J. L. BELL is a Massachusetts writer who specializes in (among other things) the start of the American Revolution in and around Boston. He is particularly interested in the experiences of children in 1765-75. He has published scholarly papers and popular articles for both children and adults. He was consultant for an episode of History Detectives, and contributed to a display at Minute Man National Historic Park.

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Tuesday, April 11, 2017

“Sent you one of phillis whetleys books”

Yesterday I quoted from a letter that Deborah Cushing sent her husband Thomas in September 1774 when he was serving in the First Continental Congress.

When that letter is cited today, it’s usually because Cushing mentioned the poet Phillis Wheatley. She said:
I rote you by Mr [Richard] Cary and sent you one of phillis whetleys books which you will wonder att but Mrs. Dickerson and Mrs. Clymer Mrs. Bull with some other ladys ware so pleasd with Phillis and her performances that they bought her Books and got her to compose some pieces for them which put me in mind of mrs vanhorn to hume

I thought it would be very agreabel
In an undated letter that talks about Gov. Thomas Gage removing John Hancock from command of the Cadets, and therefore must come from August 1774, Deborah Cushing wrote that “mr Dickerson & mr Climer & ladies” had recently visited her. (She also cautioned her husband, “Dont Eat any meat super which you know always make you sick.”)

George Clymer (shown above) was one of the more radical Philadelphia Whigs. In 1774 he made his second visit to Boston, having previously traveled there for his health.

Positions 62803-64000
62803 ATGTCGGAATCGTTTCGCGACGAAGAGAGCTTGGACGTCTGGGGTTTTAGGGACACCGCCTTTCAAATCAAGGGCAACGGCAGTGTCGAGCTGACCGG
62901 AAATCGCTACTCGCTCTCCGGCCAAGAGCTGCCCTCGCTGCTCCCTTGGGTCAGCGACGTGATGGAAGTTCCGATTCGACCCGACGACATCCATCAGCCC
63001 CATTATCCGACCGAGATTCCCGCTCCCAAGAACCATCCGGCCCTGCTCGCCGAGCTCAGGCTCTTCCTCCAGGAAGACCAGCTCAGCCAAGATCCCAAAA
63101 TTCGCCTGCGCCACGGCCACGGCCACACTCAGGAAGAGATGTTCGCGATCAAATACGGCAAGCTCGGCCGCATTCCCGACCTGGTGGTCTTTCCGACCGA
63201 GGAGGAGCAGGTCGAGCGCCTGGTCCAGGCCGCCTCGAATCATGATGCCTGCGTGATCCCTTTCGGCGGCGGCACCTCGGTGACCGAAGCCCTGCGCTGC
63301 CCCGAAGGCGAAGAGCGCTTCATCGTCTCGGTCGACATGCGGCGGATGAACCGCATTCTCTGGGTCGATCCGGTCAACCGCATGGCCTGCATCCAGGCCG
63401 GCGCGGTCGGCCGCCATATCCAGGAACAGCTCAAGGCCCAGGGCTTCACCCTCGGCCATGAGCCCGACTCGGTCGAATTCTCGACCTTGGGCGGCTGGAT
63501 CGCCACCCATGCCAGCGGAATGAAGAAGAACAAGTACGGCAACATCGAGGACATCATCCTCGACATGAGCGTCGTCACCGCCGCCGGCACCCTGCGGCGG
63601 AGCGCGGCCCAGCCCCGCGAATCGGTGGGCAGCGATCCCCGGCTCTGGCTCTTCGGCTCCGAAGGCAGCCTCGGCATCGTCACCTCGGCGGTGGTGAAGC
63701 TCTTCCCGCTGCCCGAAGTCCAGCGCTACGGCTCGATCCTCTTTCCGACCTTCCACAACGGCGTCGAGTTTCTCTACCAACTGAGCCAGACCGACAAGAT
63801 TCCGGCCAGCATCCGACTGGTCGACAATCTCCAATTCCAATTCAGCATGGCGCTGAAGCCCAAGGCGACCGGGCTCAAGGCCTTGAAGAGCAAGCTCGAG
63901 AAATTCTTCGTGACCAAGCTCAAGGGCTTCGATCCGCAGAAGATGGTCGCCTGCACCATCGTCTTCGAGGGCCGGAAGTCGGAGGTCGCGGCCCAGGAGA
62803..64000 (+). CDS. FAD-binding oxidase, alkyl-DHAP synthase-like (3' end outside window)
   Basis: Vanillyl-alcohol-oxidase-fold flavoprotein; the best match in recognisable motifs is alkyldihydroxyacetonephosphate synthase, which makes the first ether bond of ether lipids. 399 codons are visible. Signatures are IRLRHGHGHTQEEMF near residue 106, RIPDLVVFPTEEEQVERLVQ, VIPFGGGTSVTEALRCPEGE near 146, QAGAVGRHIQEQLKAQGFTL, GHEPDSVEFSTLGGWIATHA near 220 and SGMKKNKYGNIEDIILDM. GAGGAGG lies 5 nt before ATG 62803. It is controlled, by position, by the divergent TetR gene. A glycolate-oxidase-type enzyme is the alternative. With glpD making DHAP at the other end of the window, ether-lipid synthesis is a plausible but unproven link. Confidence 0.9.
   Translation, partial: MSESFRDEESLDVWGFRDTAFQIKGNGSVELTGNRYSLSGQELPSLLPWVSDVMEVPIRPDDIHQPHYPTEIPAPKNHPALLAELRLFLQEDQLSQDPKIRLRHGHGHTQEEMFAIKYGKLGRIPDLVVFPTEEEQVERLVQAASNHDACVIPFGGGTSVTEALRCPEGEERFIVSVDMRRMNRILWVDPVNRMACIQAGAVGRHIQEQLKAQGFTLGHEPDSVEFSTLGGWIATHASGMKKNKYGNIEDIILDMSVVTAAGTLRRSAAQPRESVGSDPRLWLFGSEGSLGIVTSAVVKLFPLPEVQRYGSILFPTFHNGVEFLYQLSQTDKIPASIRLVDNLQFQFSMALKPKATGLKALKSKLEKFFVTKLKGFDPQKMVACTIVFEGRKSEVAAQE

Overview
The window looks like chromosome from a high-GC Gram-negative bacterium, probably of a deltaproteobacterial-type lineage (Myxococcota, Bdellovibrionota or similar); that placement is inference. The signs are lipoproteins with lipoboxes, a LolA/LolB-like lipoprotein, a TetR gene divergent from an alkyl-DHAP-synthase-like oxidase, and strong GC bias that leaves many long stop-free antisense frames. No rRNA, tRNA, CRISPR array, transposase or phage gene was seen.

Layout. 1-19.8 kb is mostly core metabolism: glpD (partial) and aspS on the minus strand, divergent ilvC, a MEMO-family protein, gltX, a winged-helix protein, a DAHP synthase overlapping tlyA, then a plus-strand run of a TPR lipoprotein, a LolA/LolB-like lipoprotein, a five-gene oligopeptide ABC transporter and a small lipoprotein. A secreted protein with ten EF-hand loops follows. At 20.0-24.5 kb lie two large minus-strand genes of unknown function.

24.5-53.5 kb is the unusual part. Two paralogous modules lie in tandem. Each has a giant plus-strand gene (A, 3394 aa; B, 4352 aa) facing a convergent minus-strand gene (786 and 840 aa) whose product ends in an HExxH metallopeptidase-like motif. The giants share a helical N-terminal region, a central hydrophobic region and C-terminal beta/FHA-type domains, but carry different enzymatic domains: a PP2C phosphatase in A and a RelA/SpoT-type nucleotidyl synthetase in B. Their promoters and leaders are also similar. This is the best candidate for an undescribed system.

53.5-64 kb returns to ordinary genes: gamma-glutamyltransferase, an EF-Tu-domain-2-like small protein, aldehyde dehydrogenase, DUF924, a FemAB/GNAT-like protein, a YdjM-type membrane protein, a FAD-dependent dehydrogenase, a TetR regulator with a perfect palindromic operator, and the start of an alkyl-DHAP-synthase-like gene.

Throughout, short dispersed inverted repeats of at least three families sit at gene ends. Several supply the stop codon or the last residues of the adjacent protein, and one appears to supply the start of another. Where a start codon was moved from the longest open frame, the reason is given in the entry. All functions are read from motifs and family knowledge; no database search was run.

As for “Dickerson,” we can narrow down his identity with the help of John Adams’s diary for 31 August:
Mr. [John] Dickenson, the Farmer of Pensylvania, came to Mr. Wards Lodgings to see us, in his Coach and four beautifull Horses. He was introduced to Us, and very politely said he was exceedingly glad to have the Pleasure of seeing these Gentlemen, made some Enquiry after the Health of his Brother and Sister, who are now in Boston.
Dickinson’s most famous brother was Philemon Dickinson, a general in the Revolutionary War and later a U.S. senator. But there were other brothers and half-brothers. Back in 1769, John Dickinson had visited Boston with a brother and dined with the Sons of Liberty at Lemuel Robinson’s tavern in Dorchester. However, the list of attendees and John Adams’s diary for that date both refer to Dickinson’s brother simply as his brother, poor guy. And we don’t even know if the man visiting in 1774 was the same brother.

Nor have I been able to identify the sister of John Dickinson who was visiting Boston. Was she “Mrs. Bull”? Complicating that inquiry is that people of the time sometimes referred to their siblings-in-law without the “in-law” appendage, so by Dickinson’s “Brother and Sister” Adams could have meant his “brother and his brother’s wife.”

Lastly, I’m baffled by what Deborah Cushing meant by “got her to compose some pieces for them which put me in mind of mrs vanhorn to hume.” Cushing wasn’t great with names (see “Dickerson”), but clearly she had some allusion in mind. Any ideas?

On 4 October, Thomas Cushing wrote back to Deborah, saying he had shown her letters to John Dickinson, Thomas Mifflin, Charles Thomson, and their wives, and they had praised her “patriotic, calm & undaunted spirit.” Which I hope was reassuring since she’d already reminded him she was nervous about her writing skills.

3 comments:

Chris Hurley of Woburn said...

It could be read as
"which put me in mind of Mrs. VanHorn, to whom I thought it would be very agreeable."

J. L. Bell said...

Ooh, good thought! A William Vanhorn represented Bucks County in the Pennsylvania convention of 1776 alongside George Clymer and John Bull from Philadelphia.

J. L. Bell said...

There was also a Rev. Peter Peterson Vanhorn in Cape May, New Jersey.